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Massage Today
August, 2010, Vol. 10, Issue 08

IMA Owner Says He "Sabotaged" the Business

Blames Depression, Says Failing Company Owes $600,000

By Ramon G. McLeod, Editor-in-Chief and Christie Bondurant

Will Green, the owner and founder of the International Massage Association (IMA), a business that was once a major insurer for the massage therapy community, said Wednesday (July 21) that he "began to sabotage" the association last year, owes his insurance broker "about $600,000," and stopped making payments on insurance premiums.

The e-mail, sent to the association's members, was in apparent response to a Massage Today story ("What Became of IMA", July 19) that described the severe financial troubles that have befallen the association.

Green has refused to respond to numerous phone calls requesting an interview on the story, including three calls made Thursday, July 22. In one of those calls, the person answering the phone said he was "out of town" for the day.

In the e-mail sent to IMA members, Green makes a series of admissions about the company's apparent collapse.

"I am not faultless. I began to sabotage the business through hurt and anger last year." He blames the "sabotage" on depression and says he wished he "had gotten some help because depression is a subtle destroyer."

Confirming one of the major findings of the original Massage Today story, Green says "I owe (his former) insurance broker about $600,000." He says that he is trying to sell off real estate to "pay that debt."

The e-mail further states that on April 22, the association's insurance broker cancelled policies. In an interview with Massage Today last week, Bret VanLeeuven, owner of IMA's primary insurance broker, Utah-based Stratus Insurance, Inc., said that Stratus had indeed cancelled the policies because "he owes us close to seven figures."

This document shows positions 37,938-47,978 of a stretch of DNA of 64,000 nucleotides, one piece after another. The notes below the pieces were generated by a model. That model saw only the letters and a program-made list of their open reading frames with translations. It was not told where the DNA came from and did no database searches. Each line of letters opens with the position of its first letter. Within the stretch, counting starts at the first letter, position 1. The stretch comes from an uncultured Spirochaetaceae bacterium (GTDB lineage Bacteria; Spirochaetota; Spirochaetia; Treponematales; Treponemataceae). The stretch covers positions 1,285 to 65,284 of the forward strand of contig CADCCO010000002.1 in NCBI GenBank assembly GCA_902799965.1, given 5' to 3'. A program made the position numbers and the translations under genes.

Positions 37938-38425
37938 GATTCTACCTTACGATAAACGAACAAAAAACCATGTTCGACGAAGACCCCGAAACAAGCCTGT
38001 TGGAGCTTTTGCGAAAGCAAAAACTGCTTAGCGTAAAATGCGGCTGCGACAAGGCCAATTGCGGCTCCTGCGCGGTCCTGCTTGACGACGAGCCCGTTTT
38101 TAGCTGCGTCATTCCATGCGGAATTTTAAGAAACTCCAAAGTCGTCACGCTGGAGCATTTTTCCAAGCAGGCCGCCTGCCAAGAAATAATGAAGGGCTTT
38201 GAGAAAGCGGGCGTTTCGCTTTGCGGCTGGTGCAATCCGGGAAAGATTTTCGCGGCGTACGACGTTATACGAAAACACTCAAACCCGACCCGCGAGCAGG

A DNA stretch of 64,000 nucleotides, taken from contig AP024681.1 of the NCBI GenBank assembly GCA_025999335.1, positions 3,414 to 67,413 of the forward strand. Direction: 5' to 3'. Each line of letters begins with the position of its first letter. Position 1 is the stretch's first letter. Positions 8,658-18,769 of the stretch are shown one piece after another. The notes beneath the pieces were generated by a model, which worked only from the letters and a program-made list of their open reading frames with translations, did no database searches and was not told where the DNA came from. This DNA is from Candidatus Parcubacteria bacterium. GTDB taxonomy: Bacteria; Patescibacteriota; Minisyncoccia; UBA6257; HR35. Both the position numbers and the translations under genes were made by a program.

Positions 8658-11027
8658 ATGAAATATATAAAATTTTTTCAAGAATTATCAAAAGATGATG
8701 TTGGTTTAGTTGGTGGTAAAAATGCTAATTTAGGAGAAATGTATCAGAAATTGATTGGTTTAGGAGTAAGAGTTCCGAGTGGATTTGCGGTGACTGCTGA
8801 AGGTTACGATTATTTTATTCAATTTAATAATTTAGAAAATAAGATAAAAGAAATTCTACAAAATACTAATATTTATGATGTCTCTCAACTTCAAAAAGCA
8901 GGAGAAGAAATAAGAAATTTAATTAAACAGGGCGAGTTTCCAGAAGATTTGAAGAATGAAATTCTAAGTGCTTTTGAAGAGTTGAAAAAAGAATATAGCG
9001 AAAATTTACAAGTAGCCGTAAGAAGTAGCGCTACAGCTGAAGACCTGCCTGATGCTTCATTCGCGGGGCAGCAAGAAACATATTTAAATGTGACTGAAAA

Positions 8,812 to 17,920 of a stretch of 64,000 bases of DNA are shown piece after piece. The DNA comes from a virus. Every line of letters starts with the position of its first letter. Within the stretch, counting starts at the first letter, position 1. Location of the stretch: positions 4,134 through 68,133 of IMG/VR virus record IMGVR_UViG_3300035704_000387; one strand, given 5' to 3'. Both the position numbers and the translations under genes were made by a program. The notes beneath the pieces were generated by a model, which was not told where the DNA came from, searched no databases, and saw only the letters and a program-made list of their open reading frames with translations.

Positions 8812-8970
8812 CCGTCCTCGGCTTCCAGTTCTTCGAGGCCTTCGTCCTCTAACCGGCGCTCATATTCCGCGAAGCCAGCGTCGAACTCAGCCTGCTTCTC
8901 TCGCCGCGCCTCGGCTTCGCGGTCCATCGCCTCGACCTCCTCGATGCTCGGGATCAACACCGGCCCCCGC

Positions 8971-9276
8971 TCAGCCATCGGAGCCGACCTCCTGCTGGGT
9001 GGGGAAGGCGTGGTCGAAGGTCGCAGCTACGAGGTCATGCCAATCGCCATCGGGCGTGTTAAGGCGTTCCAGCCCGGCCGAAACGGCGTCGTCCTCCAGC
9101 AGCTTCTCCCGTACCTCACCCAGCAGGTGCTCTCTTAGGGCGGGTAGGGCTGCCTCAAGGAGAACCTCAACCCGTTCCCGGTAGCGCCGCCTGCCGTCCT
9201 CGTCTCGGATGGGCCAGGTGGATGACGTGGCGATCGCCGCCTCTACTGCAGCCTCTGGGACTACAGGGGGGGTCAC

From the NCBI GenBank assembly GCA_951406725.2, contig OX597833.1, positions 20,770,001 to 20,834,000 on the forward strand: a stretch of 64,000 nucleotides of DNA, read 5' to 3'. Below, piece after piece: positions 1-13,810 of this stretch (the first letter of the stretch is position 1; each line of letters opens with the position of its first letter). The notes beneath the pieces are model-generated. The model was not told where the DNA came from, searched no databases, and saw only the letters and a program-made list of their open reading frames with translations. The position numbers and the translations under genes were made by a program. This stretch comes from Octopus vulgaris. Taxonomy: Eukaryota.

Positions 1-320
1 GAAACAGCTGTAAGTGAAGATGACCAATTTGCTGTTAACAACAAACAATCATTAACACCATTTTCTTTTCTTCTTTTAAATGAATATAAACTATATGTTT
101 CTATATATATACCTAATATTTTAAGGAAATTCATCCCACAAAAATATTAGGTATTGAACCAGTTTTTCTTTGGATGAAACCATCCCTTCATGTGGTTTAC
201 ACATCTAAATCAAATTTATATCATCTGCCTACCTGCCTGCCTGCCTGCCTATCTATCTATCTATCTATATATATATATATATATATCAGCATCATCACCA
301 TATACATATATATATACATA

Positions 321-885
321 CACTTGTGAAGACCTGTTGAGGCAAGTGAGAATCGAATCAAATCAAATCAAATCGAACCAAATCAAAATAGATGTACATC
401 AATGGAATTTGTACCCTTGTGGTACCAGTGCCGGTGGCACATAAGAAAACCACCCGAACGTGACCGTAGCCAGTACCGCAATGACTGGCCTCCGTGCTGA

What Happened?

In trying to explain what happened to the money and to the association, Green in the e-mail says that he discovered in July 2009 that issues had arisen over a claim made to one of his non-massage insurance businesses.

In researching the claim, which was made by someone "not in our database," he "found out (that) our insurance policy was being sold by another insurance broker with our name on the policy for an inflated wholesale price."

He said that this had allegedly been going on for four years.

"My friends at the insurance brokerage had been raping me economically since 2004. I was hurt and angry. I found out from the U.S. Justice Department Insurance Fraud Division that this was not legal."

Nevertheless, Green said, "I did not pursue a legal remedy. I went into a depression without even realizing it." He also claims that he has been cooperating with the FBI for three years in an insurance fraud case and that "one of the parties" in the case has plead guilty.

Green said it was depression resulting from the July 2009 discovery that led to his failure to keep up with payments: "I stopped paying insurance premiums and went into a tailspin."

The e-mail doesn't say which insurance broker allegedly mishandled the policy he describes as discovering in July 2009. Stratus was still doing work until April 22, when Stratus cancelled work for Green.

In interviews last week, VanLeeuven insisted that Stratus was not involved in "any scheme."

The relationship between Green and VanLeeuven began around 2004, VanLeeuven said. Stratus, like other insurance brokers of its type, acquires the policies that insure the premium payers from liability claims.

Earlier this year, sources present at meetings where Green tried to sell IMA  said that Green suggested that Stratus had failed to properly handle policies in several of the years since 2004, an allegation that VanLeeuven strongly denied.

"Every premium that was collected was passed on to the appropriate parties," he said.

"Our business has been audited many times, we held up our part of the contract," he said. "And the bottomline is that as far as Stratus is concerned, every claim that was made was paid. There have been no complaints about unpaid valid claims."

VanLeeuven, who is travelling overseas, was unavailable to comment on this story.

End Game for IMA?

Left unstated in the e-mail from Green was one very large question: What happened to the $600,000?

What is clear, however, is that Green is scrambling for cash because, as he says in his e-mail: he is trying to sell off property to cover it. It is also clear that IMA is finished. In his e-mail Green says it will cease to exist at the end of 2010.

Editor's Note: If you have had issues with either of IMA's insurance operations, please contact


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